There are no recommended dosing adjustments for hepatic or renal dysfunction; however, due to the extensive renal elimination, recent literature suggests a dose reduction should be considered in patients with renal impairment.19 In a pharmacokinetic analysis comparing 21 patients with normal and impaired renal function, oral baclofen 5 mg clearance was reduced by about 34%, 49%, and 64% in patients with mild, moderate, and severe chronic kidney disease, respectively.19 As the estimated glomerular filtration rate (eGFR) decreased, baclofen elimination decreased. This allowed for increased serum concentrations and potentially increased AE risks. Based on these results, 33%, 50%, and 66% dose reductions should be considered in patients with mild (creatinine clearance [CrCl] of 50 mL/min or more), moderate (CrCl of 30 mL/min or more), and severe (CrCl of less than 30 mL/min) renal dysfunction, respectively.19 The drug is effectively removed by hemodialysis in the case of excessive accumulation or overdose.

Oral baclofen carries a boxed warning regarding abrupt discontinuation, which may cause confusion, hallucinations, seizures, and exacerbations of spastic conditions due to precipitation of withdrawal.18 A gradual reduction in dose over several weeks is recommended when discontinuing baclofen.18 Common AEs include weakness, dizziness, drowsiness, vertigo, and insomnia.18

Dantrolene

Dantrolene is a skeletal muscle relaxant structurally related to phenytoin. It has a unique peripheral mechanism of action, differing from the centrally acting agents. Dantrolene interferes with the release of calcium ions from the sarcoplasmic reticulum in the skeletal muscle cell. This disruption slows the contraction cycles of muscle cells occurring in malignant hyperthermia, making dantrolene an ideal agent for the treatment of this condition.20 This agent is FDA-approved for the treatment of spasticity of upper neuronal disorders, including spinal cord injury, multiple sclerosis, and cerebral palsy.20

Oral dantrolene carries a boxed warning regarding the risk of hepatotoxicity with chronic use17,20 and should not be used in the treatment of low back pain.17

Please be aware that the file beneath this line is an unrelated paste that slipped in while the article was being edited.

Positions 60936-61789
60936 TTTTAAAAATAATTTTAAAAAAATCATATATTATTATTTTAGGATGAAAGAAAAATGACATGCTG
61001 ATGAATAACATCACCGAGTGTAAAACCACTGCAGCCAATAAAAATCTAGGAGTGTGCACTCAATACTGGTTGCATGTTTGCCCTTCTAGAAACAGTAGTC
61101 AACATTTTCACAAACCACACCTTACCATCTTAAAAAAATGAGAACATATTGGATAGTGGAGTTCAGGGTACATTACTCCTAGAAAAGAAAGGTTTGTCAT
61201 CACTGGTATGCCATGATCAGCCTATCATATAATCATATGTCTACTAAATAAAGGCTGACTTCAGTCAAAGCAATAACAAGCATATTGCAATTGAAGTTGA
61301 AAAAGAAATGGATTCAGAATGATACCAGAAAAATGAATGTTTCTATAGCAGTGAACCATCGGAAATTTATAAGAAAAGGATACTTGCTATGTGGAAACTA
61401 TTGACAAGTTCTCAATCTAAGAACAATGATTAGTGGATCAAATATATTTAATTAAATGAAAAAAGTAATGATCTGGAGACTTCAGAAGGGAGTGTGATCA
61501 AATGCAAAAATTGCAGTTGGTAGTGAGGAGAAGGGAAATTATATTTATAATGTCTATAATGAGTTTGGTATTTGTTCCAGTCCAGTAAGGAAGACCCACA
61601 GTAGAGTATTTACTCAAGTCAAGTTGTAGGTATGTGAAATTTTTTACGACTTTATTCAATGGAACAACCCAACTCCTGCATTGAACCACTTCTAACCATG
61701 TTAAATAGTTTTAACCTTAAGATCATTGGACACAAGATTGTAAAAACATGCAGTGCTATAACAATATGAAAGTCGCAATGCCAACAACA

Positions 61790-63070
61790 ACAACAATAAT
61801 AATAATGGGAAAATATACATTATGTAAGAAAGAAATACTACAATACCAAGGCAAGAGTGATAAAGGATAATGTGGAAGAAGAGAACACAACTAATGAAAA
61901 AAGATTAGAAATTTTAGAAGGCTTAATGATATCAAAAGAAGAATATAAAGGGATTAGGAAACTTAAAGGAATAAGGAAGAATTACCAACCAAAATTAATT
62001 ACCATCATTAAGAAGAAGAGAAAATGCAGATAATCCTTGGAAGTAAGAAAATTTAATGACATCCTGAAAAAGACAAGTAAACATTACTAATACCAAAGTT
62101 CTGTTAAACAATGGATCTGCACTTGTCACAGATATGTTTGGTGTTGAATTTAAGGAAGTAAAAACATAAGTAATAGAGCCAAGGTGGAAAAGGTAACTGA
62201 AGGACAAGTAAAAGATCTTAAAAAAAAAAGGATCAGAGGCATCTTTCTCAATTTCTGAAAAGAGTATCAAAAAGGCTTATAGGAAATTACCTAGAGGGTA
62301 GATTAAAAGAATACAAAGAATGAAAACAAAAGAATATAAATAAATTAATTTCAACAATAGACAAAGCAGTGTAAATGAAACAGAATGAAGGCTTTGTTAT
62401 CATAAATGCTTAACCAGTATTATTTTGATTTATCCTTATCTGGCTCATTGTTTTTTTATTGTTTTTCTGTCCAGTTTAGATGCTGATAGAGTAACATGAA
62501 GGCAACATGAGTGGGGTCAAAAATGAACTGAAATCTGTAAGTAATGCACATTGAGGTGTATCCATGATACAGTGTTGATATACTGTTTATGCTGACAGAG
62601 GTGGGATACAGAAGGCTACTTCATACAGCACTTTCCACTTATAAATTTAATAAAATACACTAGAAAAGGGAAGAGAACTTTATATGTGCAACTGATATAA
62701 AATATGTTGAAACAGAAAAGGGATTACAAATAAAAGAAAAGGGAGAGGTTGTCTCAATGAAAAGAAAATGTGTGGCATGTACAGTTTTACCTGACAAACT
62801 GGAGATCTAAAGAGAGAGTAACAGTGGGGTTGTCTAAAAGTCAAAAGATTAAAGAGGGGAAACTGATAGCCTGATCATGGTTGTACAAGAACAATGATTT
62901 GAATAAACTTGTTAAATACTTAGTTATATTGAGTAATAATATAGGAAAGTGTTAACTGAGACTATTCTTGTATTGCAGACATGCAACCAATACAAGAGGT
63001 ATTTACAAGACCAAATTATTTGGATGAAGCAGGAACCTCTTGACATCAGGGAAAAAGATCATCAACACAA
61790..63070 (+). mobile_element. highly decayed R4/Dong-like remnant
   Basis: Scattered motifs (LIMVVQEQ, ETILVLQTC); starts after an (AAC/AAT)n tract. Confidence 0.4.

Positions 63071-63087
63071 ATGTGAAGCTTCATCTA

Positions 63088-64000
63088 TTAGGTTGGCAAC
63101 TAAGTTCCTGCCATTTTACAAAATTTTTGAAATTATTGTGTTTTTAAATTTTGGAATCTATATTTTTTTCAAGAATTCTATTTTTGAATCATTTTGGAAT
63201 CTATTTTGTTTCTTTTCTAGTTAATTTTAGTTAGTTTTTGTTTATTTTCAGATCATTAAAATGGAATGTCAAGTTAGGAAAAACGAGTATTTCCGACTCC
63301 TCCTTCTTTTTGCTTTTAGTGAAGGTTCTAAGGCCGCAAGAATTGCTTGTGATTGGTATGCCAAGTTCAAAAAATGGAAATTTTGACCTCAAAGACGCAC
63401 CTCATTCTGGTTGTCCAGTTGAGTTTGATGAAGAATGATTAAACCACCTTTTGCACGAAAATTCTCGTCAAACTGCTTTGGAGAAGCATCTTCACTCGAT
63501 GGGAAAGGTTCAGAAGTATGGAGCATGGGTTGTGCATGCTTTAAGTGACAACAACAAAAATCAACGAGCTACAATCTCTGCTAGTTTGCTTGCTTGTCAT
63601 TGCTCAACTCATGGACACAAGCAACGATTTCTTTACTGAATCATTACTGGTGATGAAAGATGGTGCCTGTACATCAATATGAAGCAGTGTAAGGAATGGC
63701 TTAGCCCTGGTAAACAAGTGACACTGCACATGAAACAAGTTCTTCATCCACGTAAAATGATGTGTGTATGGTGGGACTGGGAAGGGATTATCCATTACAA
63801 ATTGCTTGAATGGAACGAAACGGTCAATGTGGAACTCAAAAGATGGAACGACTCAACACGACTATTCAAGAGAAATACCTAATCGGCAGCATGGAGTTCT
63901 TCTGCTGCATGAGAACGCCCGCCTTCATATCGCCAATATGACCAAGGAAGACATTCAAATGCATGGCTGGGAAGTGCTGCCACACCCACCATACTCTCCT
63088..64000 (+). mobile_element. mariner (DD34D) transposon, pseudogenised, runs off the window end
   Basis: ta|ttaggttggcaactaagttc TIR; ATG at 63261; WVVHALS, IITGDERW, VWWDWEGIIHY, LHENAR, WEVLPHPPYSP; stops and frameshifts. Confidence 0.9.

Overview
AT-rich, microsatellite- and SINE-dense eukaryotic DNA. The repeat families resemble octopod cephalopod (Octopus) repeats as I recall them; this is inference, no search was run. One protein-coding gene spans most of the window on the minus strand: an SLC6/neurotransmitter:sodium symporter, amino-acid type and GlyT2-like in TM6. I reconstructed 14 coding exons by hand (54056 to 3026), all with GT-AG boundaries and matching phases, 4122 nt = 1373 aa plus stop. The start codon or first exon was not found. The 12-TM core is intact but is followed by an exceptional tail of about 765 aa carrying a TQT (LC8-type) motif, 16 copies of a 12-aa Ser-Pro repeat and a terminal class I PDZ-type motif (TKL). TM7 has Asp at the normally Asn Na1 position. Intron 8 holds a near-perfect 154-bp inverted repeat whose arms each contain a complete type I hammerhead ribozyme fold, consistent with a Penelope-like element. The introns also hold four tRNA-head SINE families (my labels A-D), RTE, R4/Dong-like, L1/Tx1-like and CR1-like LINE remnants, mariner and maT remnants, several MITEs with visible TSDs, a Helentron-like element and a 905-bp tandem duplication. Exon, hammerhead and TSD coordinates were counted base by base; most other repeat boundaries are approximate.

Antispasmodic Agents

Metaxalone

Metaxalone is a CNS depressant used for acute musculoskeletal spasmodic pain. Although commonly classified as a muscle relaxant, metaxalone does not act directly on skeletal muscle. While its mechanism is not fully understood, its antispasmodic effects are attributed to its sedative properties. Metaxalone is indicated only as adjunct treatment to physical therapy for acute musculoskeletal pain.21 The recommended dosing regimen is 800 mg given three to four times daily.21 The onset of action can be seen within an hour, and patients will experience effects for up to six hours. Meals higher in fat appear to increase bioavailability, so metaxalone should be taken with food.

Metaxalone undergoes hepatic metabolism through the cytochrome P450 (CYP) isoenzymes 1A2, 2D6, 2E1, and 3A4, and metabolites are excreted in the urine.21 Other medications used concomitantly must be taken into consideration due to the hepatic metabolism by numerous CYP enzymes. Common reported AEs include dizziness, drowsiness, nausea, and vomiting. Rare but serious AEs include hemolytic anemia, leukopenia, and jaundice. Metaxalone is contraindicated in severe hepatic and renal dysfunction; liver function tests should be monitored with therapy from baseline in mild-to-moderate liver dysfunction.21

Methocarbamol

Methocarbamol is an oral and parenteral centrally acting muscle relaxant indicated as an adjunct to physical therapy for the relief of acute musculoskeletal pain. Similar to many medications in this class, the exact mechanism of action is unknown, but its effects may be due to general CNS depression. It is available in 500-mg and 750-mg tablets; the initial recommended dose is 1,500 mg four times daily for two to three days for the treatment of acute musculoskeletal pain.22 Maintenance therapy is recommended at a decreased dose of 4 g to 4.5 g divided into three to six doses daily.

After oral administration, methocarbamol is quickly and completely absorbed. It is extensively metabolized by dealkylation and hydroxylation, and conjugation may be involved as well. Virtually all metabolites and remaining unchanged methocarbamol are excreted in the urine. The most common AEs are lightheadedness, dizziness, and drowsiness. There are insufficient data on its efficacy; however, it can be helpful in patients who cannot tolerate the stronger sedative effects of other muscle relaxants.22

Orphenadrine